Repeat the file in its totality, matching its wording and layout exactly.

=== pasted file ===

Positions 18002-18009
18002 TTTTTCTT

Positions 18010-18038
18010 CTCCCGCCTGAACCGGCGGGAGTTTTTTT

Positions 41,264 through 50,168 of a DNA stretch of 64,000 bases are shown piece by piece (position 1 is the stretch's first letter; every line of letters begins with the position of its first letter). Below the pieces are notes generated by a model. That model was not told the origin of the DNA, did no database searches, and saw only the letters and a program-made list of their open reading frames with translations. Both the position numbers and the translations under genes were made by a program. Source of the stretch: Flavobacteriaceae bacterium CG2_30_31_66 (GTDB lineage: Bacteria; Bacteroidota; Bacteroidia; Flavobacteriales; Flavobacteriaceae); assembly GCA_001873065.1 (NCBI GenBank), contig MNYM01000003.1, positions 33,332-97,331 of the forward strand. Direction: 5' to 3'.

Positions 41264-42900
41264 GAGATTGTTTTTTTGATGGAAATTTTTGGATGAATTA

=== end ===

Positions 18002-18009
18002 TTTTTCTT

Positions 18010-18038
18010 CTCCCGCCTGAACCGGCGGGAGTTTTTTT

Positions 41,264 through 50,168 of a DNA stretch of 64,000 bases are shown piece by piece (position 1 is the stretch's first letter; every line of letters begins with the position of its first letter). Below the pieces are notes generated by a model. That model was not told the origin of the DNA, did no database searches, and saw only the letters and a program-made list of their open reading frames with translations. Both the position numbers and the translations under genes were made by a program. Source of the stretch: Flavobacteriaceae bacterium CG2_30_31_66 (GTDB lineage: Bacteria; Bacteroidota; Bacteroidia; Flavobacteriales; Flavobacteriaceae); assembly GCA_001873065.1 (NCBI GenBank), contig MNYM01000003.1, positions 33,332-97,331 of the forward strand. Direction: 5' to 3'.

Positions 41264-42900
41264 GAGATTGTTTTTTTGATGGAAATTTTTGGATGAATTA